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Minimum Classification Error Networks Based on book chapter 9, by Shigeru Katagiri Jaakko Peltonen, 28 th February, 2002.

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Presentation on theme: "Minimum Classification Error Networks Based on book chapter 9, by Shigeru Katagiri Jaakko Peltonen, 28 th February, 2002."— Presentation transcript:

1 Minimum Classification Error Networks Based on book chapter 9, by Shigeru Katagiri Jaakko Peltonen, 28 th February, 2002

2 1Introduction ¥ Speech recognition: map dynamic speech instantiation to a class ¥ Adjust recognizer parameters for best future recognition accuracy ¥ Bayes approach: decision rule is iff ¥ Estimate class probability as precisely as possible ¥ Direct estimation with ANNs not successful ¥ Typical modules: feature extractor, classifier (language model, acoustic model)

3 2Introduction ¥ Feature extraction is crucial - feature sets: LPC, cepstrum, filter-bank spectrum ¥ ML problems: form of class distribution unknown, likelihood not directly linked to classification error ¥ Discriminative training: discriminant function in place of conditional class probability, trained to minimize loss ¥ More closely linked to classification error, but optimality often not proven well, limited versatility ¥ No interaction between feature extractor and classifier, no guarantee of optimal feature classification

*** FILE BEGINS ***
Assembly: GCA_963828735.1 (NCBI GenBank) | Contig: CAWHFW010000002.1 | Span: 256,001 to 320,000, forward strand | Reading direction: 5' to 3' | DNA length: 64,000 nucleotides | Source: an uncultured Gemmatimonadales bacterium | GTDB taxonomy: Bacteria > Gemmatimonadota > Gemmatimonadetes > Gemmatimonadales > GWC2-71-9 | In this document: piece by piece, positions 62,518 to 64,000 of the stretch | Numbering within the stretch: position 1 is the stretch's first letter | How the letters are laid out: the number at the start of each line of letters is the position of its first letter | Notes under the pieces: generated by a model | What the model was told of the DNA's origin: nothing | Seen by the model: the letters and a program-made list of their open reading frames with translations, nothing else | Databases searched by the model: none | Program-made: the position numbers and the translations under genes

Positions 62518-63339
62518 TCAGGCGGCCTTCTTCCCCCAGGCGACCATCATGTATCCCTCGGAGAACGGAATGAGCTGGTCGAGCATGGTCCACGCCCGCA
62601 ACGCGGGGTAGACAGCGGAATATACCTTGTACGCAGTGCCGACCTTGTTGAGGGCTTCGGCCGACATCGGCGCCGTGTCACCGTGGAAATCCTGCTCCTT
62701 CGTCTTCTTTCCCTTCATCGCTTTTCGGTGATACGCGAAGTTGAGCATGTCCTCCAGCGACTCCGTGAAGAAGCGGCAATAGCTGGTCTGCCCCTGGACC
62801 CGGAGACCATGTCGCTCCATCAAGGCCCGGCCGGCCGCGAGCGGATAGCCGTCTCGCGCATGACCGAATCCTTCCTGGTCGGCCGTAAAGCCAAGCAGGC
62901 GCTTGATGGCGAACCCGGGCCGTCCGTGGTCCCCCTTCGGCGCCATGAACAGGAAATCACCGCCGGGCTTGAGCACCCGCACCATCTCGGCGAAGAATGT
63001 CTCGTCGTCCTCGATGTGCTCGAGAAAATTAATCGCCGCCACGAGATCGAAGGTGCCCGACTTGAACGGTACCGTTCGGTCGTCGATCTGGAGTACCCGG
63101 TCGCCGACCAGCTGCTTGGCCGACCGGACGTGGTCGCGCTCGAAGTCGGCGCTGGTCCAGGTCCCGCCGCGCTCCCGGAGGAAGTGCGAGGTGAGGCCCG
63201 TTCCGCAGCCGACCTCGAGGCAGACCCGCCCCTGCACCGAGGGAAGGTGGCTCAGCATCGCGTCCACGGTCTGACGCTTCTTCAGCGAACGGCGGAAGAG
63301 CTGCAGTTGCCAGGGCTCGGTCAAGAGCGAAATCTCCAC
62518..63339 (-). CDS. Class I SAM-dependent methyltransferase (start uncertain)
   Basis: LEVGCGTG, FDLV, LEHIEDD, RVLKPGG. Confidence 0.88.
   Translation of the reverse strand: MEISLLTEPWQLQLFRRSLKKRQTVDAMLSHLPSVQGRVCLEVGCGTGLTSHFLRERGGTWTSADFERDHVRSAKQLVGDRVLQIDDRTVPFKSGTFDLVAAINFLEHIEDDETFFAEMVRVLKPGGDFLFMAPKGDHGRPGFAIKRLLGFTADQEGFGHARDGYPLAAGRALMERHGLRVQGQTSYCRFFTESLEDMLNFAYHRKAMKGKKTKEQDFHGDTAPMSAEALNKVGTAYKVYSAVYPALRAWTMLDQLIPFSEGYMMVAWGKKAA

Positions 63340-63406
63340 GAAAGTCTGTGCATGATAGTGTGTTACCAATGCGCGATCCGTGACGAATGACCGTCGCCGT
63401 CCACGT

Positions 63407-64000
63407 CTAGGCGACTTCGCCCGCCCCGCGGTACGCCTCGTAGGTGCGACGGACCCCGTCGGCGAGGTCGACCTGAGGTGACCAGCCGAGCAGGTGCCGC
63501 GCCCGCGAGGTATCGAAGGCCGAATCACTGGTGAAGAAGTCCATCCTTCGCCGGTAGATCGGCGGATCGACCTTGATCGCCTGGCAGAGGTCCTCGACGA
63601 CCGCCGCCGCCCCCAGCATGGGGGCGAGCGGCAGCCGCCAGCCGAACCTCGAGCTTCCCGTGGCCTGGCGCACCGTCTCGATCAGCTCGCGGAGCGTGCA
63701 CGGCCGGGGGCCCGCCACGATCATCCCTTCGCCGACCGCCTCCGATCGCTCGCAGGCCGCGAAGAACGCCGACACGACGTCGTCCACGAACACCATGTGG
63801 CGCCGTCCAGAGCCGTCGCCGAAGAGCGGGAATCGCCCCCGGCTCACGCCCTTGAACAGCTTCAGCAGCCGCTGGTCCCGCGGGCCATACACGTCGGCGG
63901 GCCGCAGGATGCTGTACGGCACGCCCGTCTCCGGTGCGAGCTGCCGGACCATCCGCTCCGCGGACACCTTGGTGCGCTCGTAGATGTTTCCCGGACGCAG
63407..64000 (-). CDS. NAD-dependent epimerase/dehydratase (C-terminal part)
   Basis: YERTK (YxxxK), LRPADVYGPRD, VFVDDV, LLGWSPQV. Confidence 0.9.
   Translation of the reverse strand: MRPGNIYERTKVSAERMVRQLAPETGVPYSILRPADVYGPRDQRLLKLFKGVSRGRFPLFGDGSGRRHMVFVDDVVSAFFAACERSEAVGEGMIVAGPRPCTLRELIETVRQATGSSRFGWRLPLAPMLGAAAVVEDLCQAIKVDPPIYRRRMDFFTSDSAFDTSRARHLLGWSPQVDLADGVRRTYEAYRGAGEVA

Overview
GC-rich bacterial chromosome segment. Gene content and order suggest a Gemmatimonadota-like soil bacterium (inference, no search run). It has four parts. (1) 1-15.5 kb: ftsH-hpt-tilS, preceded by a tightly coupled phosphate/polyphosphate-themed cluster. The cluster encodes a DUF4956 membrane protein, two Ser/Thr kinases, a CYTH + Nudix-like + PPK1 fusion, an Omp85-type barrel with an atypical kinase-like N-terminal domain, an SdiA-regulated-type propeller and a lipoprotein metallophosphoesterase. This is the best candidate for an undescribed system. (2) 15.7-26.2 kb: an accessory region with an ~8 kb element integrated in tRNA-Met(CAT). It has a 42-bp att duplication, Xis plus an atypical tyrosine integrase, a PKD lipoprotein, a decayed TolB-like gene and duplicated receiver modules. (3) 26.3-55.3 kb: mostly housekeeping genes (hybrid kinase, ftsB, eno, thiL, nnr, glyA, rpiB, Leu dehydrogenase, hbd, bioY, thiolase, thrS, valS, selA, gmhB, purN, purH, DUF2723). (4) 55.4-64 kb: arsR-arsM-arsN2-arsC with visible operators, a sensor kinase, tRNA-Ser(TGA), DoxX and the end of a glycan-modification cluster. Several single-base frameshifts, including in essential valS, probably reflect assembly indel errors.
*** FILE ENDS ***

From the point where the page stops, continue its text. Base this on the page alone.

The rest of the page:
4 3 Discriminative Pattern Classification ¥ Bayes decision theory (static samples): feature pattern ¥ Individual loss: (classification ), ¥ Expected loss: ¥ Overall risk: (defines accuracy) ¥ Error count loss: ¥ Minimize resp. overall risk minimum error rate simulate expected loss: ML approach (difficult)

5 4 Discriminative Pattern Classification ¥ Discriminative training: evaluate error count loss accurately ¥ Classification criterion: iff ¥ Training characterized by - discriminant function: pattern type specific - design objective (loss): e.g. n. of class errors - optimization method: heuristic/proven - consistency/generalization: discriminant choice ¥ Ideal overall loss: ¥ Empirical average loss:

6 5 Discriminative Pattern Classification ¥ Other loss forms: - perceptron loss, squared error loss, mutual information - suboptimal, results may be inconsistent with minimum classification error (MCE) ¥ Optimization: batch/sequential, error correction, stochastic approximation, simulated annealing, gradient search ¥ Purpose: accurate classification for task at hand, not just training data - additional information needed - ML introduces a parametric probability function - discriminative training is more moderate: consistency from choice of discriminant function

7 6 Generalized Probabilistic Descent  Problems with existing recognizers: -lack of optimality results (LVQ, corrective training) -minimal squared error or maximal mutual information @ minimal misclassifications -concentrate on acoustic modeling, not overall process ¥ Generalized probabilistic descent (GPD): approximate classification error count loss using sigmoidal functions and norm

8 7 GPD Basics  Input sample: sequence of T F -dimensional vectors  Classifier: M classes, trainable prototypes each ¥ Decision rule based on distances : iff ¥ Distances are minimal paths to closest prototypes:

9 8 GPD Basics ¥ Design target: find optimal, adjust based on individual loss ¥ Adjustment is gradient -based, but classification error is not differentiable w.r.t. parameters ¥ Solution: replace discriminant by ¥ Misclassification measure: - norm over classes - norm over paths